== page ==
Wi-Fi mesh systems

D-Link Covr: Improved coverage at an affordable price

The D-Link Covr, when it is launched next month at $369, will be the most affordable Wi-Fi system in the market.
The D-Link Covr, when it is launched next month at $369, will be the most affordable Wi-Fi system in the market.PHOTO: D-LINK

D-Link seems to be taking an unusual approach to the Wi-Fi mesh system trend. Instead of building a new product from scratch, the networking firm has seemingly taken a dual-band AC2600 router, paired it with a AC1300 Wi-Fi extender and dubbed it the Covr Wi-Fi System.

I don't mean to disparage the effort to produce the Covr - there is obviously some software magic behind the scenes to ensure that one gets a similar experience as other Wi-Fi systems - but I was not too impressed at first.

To be fair, the Covr works like any other Wi-Fi system. It produces a single network name and client devices automatically switch between the router and the extender. Interestingly, D-Link offers the flexibility of using a companion powerline adapter, to be launched at a later date, that can work together with the Covr.

In a way, the Covr is similar to the Netgear Orbi, which has a rigid router and satellite arrangement that are pre-assigned out of the box. But the Orbi at least attempts to mimic the non-traditional aesthetics adopted by Wi-Fi systems with a vase-like design.

The Covr, on the other hand, looks exactly like the standard router that it is. Its black chassis looks more handsome than most routers, but its four adjustable antennas stick out, unlike the hidden ones on other Wi-Fi systems. However, the Covr router does have four Gigabit LAN ports. There is even a USB port, which is missing in some of its competitors.

As for the range extender, it resembles a media player. It is a black square box with rounded corners. It has two LAN ports and can be easily mounted on the wall.

The Covr has the features you'd expect to find on an entry-level or mid-range router, such as guest networks, port forwarding and file-sharing. A Web browser interface identical to the ones found in other recent D-Link routers is provided. It is clean and responsive, taking 30sec or less to save changes, but it will probably seem overly simplified to experts.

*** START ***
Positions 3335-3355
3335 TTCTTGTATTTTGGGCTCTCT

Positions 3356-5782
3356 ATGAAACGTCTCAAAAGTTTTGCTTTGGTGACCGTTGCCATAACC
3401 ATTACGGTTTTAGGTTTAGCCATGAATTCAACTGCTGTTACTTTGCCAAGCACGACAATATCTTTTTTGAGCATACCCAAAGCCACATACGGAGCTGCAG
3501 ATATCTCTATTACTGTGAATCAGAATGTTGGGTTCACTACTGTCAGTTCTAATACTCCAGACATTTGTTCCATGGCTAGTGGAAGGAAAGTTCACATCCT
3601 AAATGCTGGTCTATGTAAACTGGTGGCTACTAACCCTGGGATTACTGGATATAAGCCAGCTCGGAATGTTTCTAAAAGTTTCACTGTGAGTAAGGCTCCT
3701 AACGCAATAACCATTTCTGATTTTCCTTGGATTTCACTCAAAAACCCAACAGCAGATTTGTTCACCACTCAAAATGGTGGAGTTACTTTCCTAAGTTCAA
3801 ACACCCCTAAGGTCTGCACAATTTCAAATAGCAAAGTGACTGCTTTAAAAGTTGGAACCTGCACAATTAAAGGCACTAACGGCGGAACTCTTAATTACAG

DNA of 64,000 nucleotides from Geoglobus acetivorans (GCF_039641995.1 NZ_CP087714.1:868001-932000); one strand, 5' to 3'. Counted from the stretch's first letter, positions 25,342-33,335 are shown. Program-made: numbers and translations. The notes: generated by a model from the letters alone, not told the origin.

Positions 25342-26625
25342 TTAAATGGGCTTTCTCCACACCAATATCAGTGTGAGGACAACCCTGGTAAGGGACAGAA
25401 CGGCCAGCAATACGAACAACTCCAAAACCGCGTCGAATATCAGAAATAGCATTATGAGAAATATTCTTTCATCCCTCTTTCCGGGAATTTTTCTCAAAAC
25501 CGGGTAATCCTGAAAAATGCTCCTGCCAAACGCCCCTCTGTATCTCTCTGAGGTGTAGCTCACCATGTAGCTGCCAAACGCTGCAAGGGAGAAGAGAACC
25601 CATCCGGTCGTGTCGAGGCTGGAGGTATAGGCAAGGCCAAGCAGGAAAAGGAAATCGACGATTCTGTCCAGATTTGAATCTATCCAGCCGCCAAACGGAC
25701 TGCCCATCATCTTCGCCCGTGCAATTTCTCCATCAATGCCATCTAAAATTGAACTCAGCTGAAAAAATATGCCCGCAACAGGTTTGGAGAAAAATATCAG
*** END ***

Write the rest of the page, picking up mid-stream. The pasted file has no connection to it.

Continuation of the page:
• PRICE: $369 (Wi-Fi router + range extender), available next month

    ETHERNET INTERFACE: 1 x 10/100/1000 Gigabit WAN, 4 x 10/100/1000 Gigabit LAN (router); 2 x 10/100/1000 Gigabit LAN (extender)

    STANDARDS: 802.11a/b/g/n/ac



  • FEATURES: 4/5

    DESIGN: 3/5



    OVERALL: 3/5

Like me, these users would also be disappointed by the companion D-Link Wi-Fi mobile app, which seems to merely serve as a way to install additional extenders. But I did not try this as D-Link offers the Covr only as a starter kit (router and extender), with no plans to sell the extender by itself.

Because it does not have a dedicated wireless or wired backhaul for communication between the router and extender, I did not have high expectations of the Covr.

However, it fared decently, with a top speed of 330Mbps when my client device was in the same room as the router. In my bedroom, the speed dropped to around 187Mbps, with my client connecting to the extender. Overall, I measured a signal strength of at least 60 per cent in all parts of my home, which is around 1,500 sq ft.

It will be launched next month at $369, making it the most affordable Wi-Fi system in the market.

• Unlike its rivals, the D-Link Covr literally looks like a glorified router and range extender bundle. Its app is terrible. But the hardware performs decently and it is the most affordable option now.

A version of this article appeared in the print edition of The Straits Times on July 26, 2017, with the headline 'D-Link Covr: Improved coverage at an affordable price'. Print Edition | Subscribe